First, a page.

The Peaceful Liberation of the Holy Places in the XIV Century

II - 1 The Seeds of Hope

Cyprus and Armenia remained the only nations in the vanguard against the Mameluke Empire. Without the help of Europe or the Mongols they could not attain any lasting results. Accordingly, these two nations had to act with tact and prudence. However, King Henry of Cyprus interpreted prudence in a military sense. "The best defense was a powerful offense." In 1292 he made an assault against Alexandria with twenty-five galleons. It was an inestimable blunder, both militarily and politically. The Sultan of Egypt replied to this useless and dangerous bravado by ordering a fleet of one hundred galleons to attack Cyprus.
As a result of its allegiance with the Mongols, Armenia once again suffered devastation, massacres, and loss of lands (1293,1294). On the other hand, Cyprus was saved by a series of lucky circumstances. A continual change of Sultans, enthroned and deposed at the pleasure of the Emirs (heads of the armies), accounted for an unstable internal political situation in Egypt.(*30)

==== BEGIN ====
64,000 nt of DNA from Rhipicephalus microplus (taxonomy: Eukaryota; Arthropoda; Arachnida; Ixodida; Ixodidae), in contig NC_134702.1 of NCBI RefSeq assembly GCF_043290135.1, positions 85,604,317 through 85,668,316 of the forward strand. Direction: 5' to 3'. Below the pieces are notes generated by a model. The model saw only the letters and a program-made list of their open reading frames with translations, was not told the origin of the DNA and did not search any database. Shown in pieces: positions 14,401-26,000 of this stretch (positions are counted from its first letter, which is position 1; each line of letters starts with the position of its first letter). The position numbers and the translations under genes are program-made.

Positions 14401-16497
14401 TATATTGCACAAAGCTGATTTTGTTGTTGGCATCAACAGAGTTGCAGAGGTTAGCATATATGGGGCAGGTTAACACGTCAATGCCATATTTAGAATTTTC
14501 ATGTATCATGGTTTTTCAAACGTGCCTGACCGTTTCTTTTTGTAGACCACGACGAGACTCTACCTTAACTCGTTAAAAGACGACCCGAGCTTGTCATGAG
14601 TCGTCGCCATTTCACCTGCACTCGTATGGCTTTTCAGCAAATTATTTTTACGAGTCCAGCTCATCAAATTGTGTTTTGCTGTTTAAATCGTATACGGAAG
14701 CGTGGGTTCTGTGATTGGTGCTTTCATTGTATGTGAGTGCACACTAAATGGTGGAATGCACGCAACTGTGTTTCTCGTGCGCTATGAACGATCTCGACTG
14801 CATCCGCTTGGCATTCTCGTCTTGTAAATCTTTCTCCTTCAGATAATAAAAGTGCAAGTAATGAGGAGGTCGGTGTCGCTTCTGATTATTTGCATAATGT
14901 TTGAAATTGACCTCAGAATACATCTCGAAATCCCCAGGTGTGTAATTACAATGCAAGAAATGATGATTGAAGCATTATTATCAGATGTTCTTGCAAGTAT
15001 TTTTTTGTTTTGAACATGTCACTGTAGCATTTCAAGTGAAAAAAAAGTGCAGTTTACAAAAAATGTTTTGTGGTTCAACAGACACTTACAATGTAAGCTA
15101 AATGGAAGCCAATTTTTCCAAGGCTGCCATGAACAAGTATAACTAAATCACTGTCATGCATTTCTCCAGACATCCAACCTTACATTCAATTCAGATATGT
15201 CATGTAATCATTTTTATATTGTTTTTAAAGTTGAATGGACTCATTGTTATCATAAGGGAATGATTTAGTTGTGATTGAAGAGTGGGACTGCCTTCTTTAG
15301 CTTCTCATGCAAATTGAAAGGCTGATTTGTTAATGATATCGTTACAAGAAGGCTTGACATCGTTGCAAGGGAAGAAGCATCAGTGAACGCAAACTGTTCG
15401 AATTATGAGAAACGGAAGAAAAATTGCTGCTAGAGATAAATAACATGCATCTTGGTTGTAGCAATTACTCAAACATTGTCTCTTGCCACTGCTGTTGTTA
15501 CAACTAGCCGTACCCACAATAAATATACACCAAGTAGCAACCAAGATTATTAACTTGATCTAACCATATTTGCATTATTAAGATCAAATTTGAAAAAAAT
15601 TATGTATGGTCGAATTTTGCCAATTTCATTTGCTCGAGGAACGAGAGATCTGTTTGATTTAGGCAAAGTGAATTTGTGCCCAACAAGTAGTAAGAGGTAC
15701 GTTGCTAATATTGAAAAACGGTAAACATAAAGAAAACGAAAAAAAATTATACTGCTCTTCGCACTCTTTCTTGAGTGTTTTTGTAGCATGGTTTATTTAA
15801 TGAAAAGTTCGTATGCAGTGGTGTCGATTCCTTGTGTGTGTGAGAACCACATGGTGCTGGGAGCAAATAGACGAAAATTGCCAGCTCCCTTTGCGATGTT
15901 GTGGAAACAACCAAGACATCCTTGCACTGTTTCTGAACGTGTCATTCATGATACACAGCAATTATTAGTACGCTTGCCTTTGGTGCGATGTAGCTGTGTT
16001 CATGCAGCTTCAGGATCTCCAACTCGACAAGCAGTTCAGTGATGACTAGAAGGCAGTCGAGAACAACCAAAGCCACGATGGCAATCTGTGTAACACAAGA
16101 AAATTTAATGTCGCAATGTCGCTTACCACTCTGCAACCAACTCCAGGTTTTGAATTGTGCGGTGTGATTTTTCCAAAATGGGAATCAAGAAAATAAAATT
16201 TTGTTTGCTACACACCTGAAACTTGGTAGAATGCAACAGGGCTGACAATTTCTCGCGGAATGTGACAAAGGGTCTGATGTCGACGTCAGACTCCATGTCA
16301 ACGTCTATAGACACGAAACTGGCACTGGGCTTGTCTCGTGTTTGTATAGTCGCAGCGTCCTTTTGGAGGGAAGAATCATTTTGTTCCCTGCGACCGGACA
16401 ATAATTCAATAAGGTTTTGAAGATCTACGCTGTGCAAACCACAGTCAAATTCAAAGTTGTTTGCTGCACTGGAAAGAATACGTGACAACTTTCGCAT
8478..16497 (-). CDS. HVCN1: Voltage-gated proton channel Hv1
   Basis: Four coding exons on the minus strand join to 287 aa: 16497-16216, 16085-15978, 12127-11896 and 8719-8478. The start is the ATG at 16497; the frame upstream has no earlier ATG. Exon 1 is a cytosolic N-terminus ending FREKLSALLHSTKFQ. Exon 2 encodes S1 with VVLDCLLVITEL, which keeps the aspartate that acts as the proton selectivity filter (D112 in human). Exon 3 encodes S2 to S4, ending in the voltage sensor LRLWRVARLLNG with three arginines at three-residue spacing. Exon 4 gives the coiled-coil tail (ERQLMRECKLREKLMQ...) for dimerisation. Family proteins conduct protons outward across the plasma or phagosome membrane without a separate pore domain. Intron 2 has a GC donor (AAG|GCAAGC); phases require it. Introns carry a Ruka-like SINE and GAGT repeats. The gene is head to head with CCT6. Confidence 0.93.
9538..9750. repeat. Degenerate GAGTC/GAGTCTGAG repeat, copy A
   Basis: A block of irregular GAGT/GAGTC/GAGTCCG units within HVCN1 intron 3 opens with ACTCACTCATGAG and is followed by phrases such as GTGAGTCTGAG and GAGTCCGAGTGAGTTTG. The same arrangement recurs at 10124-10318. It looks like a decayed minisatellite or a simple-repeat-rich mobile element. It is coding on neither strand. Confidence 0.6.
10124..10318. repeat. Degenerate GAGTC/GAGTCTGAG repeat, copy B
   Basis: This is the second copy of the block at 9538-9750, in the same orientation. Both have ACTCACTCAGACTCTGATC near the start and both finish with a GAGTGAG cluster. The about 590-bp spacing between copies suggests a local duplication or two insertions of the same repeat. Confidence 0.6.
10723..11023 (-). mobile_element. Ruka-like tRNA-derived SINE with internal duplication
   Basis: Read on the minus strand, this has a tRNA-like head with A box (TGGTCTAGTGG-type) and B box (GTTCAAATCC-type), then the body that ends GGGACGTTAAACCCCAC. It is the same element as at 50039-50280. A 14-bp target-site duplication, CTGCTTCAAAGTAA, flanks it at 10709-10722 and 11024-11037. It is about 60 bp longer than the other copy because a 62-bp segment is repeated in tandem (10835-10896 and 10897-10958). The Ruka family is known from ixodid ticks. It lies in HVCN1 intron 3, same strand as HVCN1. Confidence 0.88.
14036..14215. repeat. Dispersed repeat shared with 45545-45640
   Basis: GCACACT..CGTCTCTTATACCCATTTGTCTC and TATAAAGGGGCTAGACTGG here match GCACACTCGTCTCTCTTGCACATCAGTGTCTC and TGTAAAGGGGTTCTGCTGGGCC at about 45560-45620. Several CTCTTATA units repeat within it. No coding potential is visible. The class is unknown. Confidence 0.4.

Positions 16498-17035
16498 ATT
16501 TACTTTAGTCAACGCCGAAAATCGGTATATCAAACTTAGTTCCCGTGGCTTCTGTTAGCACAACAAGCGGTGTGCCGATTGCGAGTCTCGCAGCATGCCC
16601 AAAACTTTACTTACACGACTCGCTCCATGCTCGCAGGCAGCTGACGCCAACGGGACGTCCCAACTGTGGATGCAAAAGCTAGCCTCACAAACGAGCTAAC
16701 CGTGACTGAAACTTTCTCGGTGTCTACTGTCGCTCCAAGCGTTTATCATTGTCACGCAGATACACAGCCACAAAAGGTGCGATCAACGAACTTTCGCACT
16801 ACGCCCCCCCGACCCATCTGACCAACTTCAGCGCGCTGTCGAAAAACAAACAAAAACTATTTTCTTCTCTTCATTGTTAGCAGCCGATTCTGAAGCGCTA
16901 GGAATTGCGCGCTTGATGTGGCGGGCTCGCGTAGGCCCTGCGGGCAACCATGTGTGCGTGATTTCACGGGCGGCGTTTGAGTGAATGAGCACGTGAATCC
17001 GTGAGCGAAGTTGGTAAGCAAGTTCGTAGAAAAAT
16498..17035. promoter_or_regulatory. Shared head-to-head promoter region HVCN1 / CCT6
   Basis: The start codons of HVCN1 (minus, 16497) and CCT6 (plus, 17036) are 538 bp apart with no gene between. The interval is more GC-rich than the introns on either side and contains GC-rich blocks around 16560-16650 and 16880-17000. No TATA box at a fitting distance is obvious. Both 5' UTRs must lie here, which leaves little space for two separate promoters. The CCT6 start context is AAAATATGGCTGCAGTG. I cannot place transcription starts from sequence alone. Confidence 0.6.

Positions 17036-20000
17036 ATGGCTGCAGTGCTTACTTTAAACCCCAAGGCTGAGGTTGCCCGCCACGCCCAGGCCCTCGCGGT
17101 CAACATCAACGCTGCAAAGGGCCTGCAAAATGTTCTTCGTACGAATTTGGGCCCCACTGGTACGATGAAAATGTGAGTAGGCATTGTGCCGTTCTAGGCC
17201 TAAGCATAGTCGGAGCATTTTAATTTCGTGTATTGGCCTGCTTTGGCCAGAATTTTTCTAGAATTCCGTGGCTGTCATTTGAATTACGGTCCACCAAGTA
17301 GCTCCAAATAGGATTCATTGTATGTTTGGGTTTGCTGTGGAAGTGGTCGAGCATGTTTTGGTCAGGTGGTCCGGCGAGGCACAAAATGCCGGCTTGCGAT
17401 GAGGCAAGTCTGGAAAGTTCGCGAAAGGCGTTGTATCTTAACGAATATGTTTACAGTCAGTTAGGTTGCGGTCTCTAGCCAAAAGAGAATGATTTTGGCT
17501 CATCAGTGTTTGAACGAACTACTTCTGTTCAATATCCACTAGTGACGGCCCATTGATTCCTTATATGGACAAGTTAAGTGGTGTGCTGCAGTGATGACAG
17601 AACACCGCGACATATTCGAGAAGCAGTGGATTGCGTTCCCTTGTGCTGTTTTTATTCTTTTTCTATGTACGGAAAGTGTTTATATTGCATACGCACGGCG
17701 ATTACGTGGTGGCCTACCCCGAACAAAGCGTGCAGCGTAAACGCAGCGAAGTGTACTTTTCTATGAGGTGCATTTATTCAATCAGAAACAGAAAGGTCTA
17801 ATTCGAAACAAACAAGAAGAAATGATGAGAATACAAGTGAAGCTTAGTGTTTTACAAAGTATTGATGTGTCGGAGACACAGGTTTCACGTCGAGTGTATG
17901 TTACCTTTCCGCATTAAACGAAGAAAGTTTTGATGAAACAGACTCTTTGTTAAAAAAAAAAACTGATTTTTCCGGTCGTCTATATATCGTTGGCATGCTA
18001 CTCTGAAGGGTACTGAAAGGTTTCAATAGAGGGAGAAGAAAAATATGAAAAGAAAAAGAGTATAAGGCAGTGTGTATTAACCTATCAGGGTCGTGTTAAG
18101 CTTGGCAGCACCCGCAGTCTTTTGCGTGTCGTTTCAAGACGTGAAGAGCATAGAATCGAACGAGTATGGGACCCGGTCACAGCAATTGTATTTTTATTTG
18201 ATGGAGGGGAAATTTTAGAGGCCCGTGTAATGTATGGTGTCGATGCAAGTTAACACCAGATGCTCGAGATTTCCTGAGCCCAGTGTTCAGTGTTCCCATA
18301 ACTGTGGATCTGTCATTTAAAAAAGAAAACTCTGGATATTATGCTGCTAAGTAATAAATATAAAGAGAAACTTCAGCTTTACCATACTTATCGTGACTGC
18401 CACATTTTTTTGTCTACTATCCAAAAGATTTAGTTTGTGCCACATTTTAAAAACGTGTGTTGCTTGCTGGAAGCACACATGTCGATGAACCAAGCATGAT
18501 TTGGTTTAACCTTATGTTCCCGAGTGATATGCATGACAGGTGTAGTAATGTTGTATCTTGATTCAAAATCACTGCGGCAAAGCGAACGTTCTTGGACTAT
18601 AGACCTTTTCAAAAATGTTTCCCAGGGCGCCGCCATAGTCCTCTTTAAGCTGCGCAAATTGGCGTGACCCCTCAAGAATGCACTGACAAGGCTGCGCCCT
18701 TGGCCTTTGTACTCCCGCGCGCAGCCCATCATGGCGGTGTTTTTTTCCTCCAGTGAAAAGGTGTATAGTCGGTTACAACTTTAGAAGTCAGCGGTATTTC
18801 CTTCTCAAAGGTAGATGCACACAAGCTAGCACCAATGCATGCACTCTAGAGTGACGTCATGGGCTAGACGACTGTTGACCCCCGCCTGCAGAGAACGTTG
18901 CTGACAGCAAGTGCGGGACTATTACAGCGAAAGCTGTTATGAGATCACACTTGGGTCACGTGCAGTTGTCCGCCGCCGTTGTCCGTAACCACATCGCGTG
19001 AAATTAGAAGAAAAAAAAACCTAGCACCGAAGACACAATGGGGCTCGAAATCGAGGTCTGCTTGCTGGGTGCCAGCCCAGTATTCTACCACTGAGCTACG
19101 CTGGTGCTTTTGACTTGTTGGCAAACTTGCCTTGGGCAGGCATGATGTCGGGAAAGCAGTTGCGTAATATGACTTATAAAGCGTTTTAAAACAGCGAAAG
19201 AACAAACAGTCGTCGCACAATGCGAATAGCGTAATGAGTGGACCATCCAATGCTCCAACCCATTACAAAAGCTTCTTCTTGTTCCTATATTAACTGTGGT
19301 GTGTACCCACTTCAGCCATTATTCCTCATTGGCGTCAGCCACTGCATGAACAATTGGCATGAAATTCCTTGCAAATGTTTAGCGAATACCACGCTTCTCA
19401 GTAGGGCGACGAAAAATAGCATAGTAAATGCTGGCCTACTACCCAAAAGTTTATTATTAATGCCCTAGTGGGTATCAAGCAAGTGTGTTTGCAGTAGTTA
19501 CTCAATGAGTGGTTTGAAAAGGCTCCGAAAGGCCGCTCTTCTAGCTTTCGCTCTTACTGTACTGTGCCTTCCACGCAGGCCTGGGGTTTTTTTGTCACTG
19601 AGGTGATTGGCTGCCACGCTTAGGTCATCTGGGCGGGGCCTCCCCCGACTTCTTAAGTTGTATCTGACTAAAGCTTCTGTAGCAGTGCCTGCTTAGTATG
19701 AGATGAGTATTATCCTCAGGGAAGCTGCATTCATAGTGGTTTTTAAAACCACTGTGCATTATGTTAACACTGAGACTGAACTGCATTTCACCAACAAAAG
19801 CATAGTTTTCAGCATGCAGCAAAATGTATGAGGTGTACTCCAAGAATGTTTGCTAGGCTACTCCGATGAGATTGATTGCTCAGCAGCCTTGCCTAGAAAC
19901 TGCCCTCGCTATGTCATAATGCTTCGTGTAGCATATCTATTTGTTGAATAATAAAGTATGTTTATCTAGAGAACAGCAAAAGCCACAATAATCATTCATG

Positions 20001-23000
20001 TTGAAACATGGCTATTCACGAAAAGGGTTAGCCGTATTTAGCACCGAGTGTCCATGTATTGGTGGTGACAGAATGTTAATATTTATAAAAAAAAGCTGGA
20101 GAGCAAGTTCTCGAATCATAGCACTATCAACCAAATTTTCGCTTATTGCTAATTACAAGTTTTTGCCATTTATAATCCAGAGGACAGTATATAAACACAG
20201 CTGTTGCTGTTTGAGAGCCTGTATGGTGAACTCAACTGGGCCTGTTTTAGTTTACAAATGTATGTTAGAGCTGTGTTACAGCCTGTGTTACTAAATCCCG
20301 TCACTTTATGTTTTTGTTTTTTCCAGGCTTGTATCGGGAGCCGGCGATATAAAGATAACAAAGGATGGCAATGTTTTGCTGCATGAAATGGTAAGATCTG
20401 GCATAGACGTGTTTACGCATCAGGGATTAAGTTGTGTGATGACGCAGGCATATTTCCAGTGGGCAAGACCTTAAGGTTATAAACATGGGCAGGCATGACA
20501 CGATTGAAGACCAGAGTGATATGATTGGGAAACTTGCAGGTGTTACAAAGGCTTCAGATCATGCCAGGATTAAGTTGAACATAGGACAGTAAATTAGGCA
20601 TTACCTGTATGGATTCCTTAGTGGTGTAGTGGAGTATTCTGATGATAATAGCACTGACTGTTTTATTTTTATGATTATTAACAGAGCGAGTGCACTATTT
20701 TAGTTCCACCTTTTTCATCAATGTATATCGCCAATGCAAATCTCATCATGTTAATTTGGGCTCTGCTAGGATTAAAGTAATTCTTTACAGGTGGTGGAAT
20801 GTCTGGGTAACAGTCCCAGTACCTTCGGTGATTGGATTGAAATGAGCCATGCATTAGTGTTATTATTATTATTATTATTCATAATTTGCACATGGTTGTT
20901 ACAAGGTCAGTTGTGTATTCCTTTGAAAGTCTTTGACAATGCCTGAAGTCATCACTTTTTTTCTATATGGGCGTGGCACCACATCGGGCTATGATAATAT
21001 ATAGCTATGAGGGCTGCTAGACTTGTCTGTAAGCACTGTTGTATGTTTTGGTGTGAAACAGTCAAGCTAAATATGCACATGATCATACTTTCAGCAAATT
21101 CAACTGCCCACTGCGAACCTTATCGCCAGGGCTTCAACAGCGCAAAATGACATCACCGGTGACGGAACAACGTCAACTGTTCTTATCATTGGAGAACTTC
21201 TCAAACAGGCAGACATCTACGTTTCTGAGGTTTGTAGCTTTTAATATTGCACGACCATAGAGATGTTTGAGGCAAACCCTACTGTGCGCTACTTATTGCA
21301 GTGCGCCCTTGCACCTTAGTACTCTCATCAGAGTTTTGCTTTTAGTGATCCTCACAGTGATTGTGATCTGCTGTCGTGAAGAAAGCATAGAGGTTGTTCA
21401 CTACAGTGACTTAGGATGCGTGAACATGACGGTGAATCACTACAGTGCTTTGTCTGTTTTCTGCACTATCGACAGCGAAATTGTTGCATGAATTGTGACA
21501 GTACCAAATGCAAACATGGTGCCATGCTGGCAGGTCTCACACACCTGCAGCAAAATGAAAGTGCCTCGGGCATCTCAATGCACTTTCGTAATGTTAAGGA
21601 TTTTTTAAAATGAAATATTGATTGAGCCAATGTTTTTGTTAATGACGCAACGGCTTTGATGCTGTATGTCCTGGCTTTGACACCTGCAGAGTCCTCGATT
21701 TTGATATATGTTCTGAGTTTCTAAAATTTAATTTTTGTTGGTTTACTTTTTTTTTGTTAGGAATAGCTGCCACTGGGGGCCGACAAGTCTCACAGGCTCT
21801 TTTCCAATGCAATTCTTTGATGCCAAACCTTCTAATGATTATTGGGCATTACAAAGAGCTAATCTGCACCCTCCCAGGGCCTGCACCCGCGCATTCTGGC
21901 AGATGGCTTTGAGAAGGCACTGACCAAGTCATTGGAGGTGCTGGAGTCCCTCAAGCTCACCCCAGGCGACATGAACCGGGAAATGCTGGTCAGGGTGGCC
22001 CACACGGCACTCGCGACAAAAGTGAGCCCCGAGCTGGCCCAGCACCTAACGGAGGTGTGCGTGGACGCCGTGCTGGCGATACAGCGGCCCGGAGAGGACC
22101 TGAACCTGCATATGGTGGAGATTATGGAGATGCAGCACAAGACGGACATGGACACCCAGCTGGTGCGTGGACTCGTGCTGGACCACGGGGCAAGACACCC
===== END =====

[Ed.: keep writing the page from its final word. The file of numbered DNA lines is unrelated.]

Al-Ashraf Khalil's dreams of grandeur were drowned in his own blood (1294). His successor was his brother, An-Naser Muhammed, a boy nine years old. After only one year he was replaced by Al-Adel Kitbugha, who reigned for only two years (1294-1296). He was replaced by Al-Mansur Lagin, who fought against the Armenians. Three years and two months later he too was assassinated (January 16, 1299). For the second time An-Naser Muhammed, now 14 years old, became Sultan of Egypt.
Meanwhile the Mongols, at peace after internal and external affairs were solved, thought again about possessing Syria and Egypt. The Sultan Khazan, along with his perennial allies the Armenians and the Georgians, invaded Syria with a powerful army (December 23, 1299). He defeated the Egyptians near Homs. In January of 1300 he also occupied Damascus. Upon hearing this news there was general rejoicing in Europe. Small Crusades were organized with the intention of guaranteeing the liberation of Jerusalem. Some considered Jerusalem already liberated. It was the common belief in Europe that the Christian allies were being sent by Khazan to occupy Jerusalem, which had already been in his hands for a year!(*31) The truth was that in February he had retired peacefully to Persia and that the Mamelukes had easily reoccupied Syria.